Wednesday, June 30, 2010

St. Louis Zoo - Part 1

Hi!  Remember me?  The blogger that keeps disappearing for weeks at a time?  Well, I'm back...for now.  And I've got lots of lovely pictures to keep you entertained!  I'm splitting this post up into 3 parts...mainly just to drag it out long enough for me to get my act together and get another post done.  Enjoy!

A few weeks ago, Ryan and I spent a lovely day at the St. Louis Zoo.  We are so lucky to have such an amazing zoo right here in our hometown.  The Zoo is located in Forest Park and it's recognized as a leading zoo in animal management, research, conservation, and education.  Plus, admission is free!!  (And they serve ice cold Bud Light at all the concession stands!  Score!)

The 1904 St. Louis World's Fair is credited for the birth of the St. Louis Zoo.  The World's Fair brought with it a walk-through flight cage commissioned by the Smithsonian Institution. St. Louisans fought for it to remain in the city once the Fair concluded. The City of St. Louis chose to buy it for $3,500 (original cost to build was $17,500) rather than have it dismantled and sent to Washington, D.C.  The popularity of the bird cage inspired civic leaders to build a real zoological garden in St. Louis.  In November 1910, the Zoological Society of St. Louis was established. This year marks the 100th anniversary of the St. Louis Zoo.
One special feature is the Zooline Railroad, a small passenger train that encircles the zoo, stopping at the more popular attractions.  The Zooline Railroad offers a 20-minute narrated tour weaving through tunnels and past favorite animal exhibits on a 1½-mile round trip. One of the Zoo's most popular attractions, the Zooline Railroad has transported more than 27 million visitors in the past 40 years. The railroad operates year-round, weather permitting.

The Zooline Railroad is Ryan's FAVORITE part of the zoo.
Can you tell he's a little excited?
We're on our way to "The Wild."  Exhibits in The Wild include: the Bear Pits, the Fragile Forest (home to the chimps and apes), and Penguin and Puffin Coast.  DID YOU HEAR THAT??  PENGUINS!!  The penguins are my FAVORITE part of the zoo.
As we made our way to the penguins, Ryan made up a song to sing to me about the penguins at the zoo.  The "Penguins in St. Louis Song."  It was a good song. :)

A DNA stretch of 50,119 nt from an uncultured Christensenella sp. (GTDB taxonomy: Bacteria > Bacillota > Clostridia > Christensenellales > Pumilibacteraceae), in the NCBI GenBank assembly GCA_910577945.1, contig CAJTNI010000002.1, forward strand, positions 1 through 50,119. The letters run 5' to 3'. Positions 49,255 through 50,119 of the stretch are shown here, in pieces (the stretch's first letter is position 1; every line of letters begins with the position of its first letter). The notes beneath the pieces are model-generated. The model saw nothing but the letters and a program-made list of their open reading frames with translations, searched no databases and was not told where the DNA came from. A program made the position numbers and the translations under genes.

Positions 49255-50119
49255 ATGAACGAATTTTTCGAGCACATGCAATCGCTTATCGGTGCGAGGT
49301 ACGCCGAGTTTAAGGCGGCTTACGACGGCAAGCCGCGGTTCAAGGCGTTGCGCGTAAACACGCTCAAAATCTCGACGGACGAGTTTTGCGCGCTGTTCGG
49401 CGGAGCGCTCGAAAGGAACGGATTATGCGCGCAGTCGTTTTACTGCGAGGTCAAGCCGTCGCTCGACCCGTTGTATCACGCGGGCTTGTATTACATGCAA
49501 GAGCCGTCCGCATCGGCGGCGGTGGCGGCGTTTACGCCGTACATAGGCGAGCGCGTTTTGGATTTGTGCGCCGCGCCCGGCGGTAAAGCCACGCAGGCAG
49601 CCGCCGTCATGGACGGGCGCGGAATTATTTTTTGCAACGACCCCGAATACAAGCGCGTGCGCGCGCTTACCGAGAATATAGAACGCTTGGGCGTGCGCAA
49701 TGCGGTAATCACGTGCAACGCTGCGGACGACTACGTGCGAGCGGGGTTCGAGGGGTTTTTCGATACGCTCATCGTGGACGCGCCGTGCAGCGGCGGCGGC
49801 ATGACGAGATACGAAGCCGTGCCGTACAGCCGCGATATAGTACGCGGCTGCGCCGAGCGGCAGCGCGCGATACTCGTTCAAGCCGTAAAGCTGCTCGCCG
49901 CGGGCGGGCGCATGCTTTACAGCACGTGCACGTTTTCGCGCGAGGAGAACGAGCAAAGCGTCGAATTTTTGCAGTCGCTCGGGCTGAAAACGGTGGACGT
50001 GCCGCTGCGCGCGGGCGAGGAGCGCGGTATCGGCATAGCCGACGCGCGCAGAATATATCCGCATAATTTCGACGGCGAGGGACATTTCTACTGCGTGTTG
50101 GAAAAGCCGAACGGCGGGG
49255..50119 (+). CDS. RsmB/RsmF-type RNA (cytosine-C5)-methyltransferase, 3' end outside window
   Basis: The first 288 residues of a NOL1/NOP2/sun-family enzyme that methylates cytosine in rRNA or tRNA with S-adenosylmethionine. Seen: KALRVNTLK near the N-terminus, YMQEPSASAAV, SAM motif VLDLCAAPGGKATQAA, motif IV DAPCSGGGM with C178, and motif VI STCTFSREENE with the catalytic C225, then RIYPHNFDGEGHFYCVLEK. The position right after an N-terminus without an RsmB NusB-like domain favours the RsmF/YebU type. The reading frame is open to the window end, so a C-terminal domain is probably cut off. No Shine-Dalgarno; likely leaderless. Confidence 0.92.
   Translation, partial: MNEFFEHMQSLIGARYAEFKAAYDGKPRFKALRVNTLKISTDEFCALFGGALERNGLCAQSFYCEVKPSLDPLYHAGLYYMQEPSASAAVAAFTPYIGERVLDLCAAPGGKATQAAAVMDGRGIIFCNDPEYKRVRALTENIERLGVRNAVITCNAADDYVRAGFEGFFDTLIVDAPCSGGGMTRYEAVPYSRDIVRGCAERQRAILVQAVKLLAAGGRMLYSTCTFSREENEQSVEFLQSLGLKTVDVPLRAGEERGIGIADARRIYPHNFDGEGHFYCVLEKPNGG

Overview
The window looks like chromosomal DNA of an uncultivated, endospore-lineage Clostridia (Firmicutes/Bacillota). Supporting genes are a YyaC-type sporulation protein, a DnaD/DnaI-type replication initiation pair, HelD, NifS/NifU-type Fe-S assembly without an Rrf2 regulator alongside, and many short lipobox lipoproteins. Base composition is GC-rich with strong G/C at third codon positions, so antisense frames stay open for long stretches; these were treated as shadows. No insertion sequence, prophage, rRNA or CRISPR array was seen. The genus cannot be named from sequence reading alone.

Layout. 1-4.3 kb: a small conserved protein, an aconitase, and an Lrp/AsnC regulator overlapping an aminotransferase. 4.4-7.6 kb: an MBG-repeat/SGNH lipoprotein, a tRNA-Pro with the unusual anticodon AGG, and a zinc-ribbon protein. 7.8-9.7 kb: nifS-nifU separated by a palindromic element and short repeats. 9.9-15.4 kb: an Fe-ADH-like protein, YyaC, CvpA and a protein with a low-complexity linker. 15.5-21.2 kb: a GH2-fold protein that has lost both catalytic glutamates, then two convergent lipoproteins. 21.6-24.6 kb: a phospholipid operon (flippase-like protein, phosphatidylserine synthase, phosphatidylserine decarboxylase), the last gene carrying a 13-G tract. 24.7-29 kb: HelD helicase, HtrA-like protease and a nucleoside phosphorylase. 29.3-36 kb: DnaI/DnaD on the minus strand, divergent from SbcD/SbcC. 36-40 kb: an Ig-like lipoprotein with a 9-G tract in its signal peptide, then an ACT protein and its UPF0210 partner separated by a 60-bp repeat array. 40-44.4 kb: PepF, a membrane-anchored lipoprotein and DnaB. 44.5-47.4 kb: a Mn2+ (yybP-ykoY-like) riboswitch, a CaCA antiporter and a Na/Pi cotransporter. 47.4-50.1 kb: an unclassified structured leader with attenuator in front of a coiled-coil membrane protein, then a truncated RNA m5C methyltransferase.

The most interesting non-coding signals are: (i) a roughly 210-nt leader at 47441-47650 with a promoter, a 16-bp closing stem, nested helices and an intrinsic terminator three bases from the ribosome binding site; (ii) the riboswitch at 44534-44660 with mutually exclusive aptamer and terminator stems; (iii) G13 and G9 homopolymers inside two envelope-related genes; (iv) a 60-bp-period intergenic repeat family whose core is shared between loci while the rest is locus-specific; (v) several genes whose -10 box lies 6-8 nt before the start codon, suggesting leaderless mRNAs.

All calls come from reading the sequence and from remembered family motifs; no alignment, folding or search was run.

But before we could get there, we had to pass this guy... yikes!
And these guys. 
It was pretty hot, so they weren't moving much.
But these guys didn't mind the heat at all!
Oh those lazy hazy days of summer.
Speaking of seals, have you seen Andre?  Because you totally should.

As we approached the Bear Pits, we knew we were getting close!  In the 1920s, the St. Louis Zoo replaced barred cages in the Bear Pits with open, moated exhibits. These exhibits represent some of the earliest examples of moated enclosures. Made from molds taken of the limestone bluffs along the Mississippi river locally, they showcase a variety of bear species including grizzly bears and sun bears.
This guy kinda freaked me out with his wonky eyes.
I think the polar bears were hiding.
This big dude was pacing back and forth, back and forth.
And this guy was just chilling.
Finally, we made it to Penguin and Puffin Coast! 
We hung out with the Humboldt penguins outside for a while.
Humboldt penguins of coastal Peru and Chile are outside. Their exhibit is enclosed by a glass wall, and includes a pool and 22-foot (6.7 m) waterfall. These penguins help debunk the myth that penguins live only in the cold, as they can survive the extremely hot St. Louis summers; however, all of the Humboldts' water enclosures are constantly refrigerated. The Saint Louis Zoo is involved in research to protect Humboldt penguins' native habitat.
Aren't they so stinking cute!
I wanted to take this guy home with me and keep him in the fountain in my backyard.
He was willing to go.
I told him he'd have two sisters; a cat and a dog.
He was ok with that.
And I told him we eat a lot of fish at our house.
He was ok with that too.
But then I sang him the "Penguins in St. Louis Song"...
And he gave me this look.
And left.
Whatever.

We made our way inside to check out the other penguins.  Inside Penguin Cove are two spacious domed exhibits, complete with rugged coastlines, towering rockscapes and underwater viewing of lively penguins. Penguin Cove is the first walk-through sub-Antarctic penguin exhibit in North America and takes you through high coastal cliffs, like those of the island of South Georgia, to watch penguins on land and underwater. This watery world is a shared habitat for the small Gentoo Penguin, the agile Rockhopper Penguin and the stately King Penguin.